A child’s relationship with their parent or caregiver, especially during formative years, plays a significant role in shaping the child, their behaviours, world-view, attitudes and emotions. There are a lot of ways that parenting can go wrong, both, intentionally and unintentionally, which can lead to emotional neglect.
When our parents are attuned to our needs, mirror and respond appropriately and consistently when emotions are expressed, we feel worthy and valued. In adults, this may manifest as higher self esteem, healthier relationships and adequate emotional regulation. If the response we get from parents is negative or absent- identity formation, brain development and emotional regulation may be hampered. In adulthood, feelings of emptiness, insecurity and shame may be seen.
Emotional neglect by parents, during childhood, may continue to affect aspects of our lives years after it may have occurred. We may not realise that the behaviours we are exhibiting are remnants of the effect the neglect had on us as a child. These may manifest in a number of ways and create dysfunction and distress in our subsequent relationships.
Childhood emotional neglect occurs when a parent displays an inadequate response to their child’s emotional needs. Emotional neglect is not necessarily emotional abuse. Abuse is often intentional- purposefully executed to be harmful. Neglect may be an intentional or unintentional disregard for a child’s feelings.
Let’s see the example of Jake to understand this better. Jake is eight years old and comes home from school looking sad. On being asked what’s wrong, he tearfully replies that he lost his lunch money while playing.
The pattern of responses Jake receives during such situations could determine how Jake manages his emotions in the present as well as in adulthood.
“I have told you to be careful about this. How can you be so irresponsible? Go to your room!”
“Oh, no! You must be starving. I will get you something to eat and you can tell me what happened.”
In the first example, Jake learns that it’s probably best to internalise his emotions. He may begin to avoid expressing himself and bottle up his emotions. In the second example, Jake feels acknowledged and validated. He learns to share what troubles him and formulates a healthier view of the world, himself and his place in it.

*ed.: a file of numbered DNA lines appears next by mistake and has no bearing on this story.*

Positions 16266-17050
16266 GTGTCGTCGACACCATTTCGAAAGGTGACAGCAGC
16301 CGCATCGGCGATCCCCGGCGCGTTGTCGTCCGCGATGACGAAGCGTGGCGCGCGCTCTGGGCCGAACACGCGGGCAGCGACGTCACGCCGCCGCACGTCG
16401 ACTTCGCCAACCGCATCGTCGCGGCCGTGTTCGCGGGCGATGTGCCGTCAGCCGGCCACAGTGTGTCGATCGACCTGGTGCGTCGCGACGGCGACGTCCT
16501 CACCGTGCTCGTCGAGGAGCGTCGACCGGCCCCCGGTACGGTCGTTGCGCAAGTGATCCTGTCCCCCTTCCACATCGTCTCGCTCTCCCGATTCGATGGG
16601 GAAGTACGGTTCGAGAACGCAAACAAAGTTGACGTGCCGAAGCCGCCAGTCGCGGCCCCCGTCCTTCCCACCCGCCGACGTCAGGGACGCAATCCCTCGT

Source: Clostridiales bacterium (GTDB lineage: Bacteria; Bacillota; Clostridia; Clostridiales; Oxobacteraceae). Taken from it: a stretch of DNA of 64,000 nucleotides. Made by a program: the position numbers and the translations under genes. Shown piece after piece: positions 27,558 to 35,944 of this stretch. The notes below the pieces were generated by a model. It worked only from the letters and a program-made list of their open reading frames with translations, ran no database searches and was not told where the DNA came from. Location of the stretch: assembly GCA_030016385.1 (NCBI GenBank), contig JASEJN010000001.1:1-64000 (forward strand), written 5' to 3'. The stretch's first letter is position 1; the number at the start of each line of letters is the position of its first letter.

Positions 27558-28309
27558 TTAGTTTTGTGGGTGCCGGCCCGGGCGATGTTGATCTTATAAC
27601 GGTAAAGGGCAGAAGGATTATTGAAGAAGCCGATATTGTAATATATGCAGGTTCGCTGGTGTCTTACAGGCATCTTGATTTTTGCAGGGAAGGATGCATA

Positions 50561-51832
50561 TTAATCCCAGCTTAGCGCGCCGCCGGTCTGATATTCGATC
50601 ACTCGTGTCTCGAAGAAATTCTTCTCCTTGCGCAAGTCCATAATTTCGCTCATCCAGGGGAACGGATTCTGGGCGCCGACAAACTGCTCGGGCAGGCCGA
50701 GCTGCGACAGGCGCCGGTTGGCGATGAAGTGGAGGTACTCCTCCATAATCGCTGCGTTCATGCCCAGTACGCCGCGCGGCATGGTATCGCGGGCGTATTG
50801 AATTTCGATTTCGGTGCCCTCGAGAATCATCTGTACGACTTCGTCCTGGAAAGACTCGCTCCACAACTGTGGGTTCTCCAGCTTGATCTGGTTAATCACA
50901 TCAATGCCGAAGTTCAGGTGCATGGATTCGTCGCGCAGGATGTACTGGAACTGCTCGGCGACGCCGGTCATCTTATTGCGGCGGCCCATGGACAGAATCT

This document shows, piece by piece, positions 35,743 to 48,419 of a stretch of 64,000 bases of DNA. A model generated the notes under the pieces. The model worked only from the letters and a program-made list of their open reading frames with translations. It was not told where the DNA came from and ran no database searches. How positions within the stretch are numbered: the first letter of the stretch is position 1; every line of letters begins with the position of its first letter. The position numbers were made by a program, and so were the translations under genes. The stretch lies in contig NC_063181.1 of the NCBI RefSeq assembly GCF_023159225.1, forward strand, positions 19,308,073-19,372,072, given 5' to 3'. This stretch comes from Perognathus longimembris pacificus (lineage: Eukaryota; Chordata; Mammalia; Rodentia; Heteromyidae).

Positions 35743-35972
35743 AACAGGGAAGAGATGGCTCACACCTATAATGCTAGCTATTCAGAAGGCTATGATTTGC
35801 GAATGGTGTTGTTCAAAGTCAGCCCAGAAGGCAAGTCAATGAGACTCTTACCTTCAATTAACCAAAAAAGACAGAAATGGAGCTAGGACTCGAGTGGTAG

Emotional neglect is an invisible, unmemorable childhood experience when your parents fail to notice or respond to our feelings enough. It is not something that happens to you as a child. Rather, it is something that fails to happen for you as a child. We may not be able to acknowledge this because we cannot understand and process things that don’t happen.
The Impact of Childhood Emotional Neglect
In a household where feelings are not acknowledged, a child copes by pushing their feelings down to keep them from becoming a “problem”. This means that as an adult, you learn to live without access to your emotions. Our emotions enrich us by guiding, informing and connecting us to our internal and external world. They tell us who and what matters to us, who we are, how we feel, what we want.
Signs that you grew up in an emotionally neglectful environment may include:
Feelings of emptiness- Emptiness may feel different for different people. It is the feeling of having something missing in life. It can also be experienced as numbness
Feeling deeply flawed- You feel there is something wrong in your life but can’t put a finger on it- feeling that you are not likeable, you are different from others or that something is wrong with you.
Inability to rely on others- when you grow up learning that you cannot rely on your parents, you also start believing that you can’t rely on anyone. Cue extreme self-reliance and building up of walls to protect yourself.
Unrealistic self-appraisal- When you can’t get in touch with your emotions, you can’t get in touch with yourself. This leads to a difficulty in recognising your own strengths and weaknesses. Not knowing what you want- Knowing what you want is a feeling, not a thought
Compassion for others but not for self – A lack of connection and compassion in childhood translates into a struggle to extend that compassion for yourself in adulthood
Guilt, shame, blame and anger directed at self – Having needs, making mistakes, expressing feelings instill feelings of shame and guilt.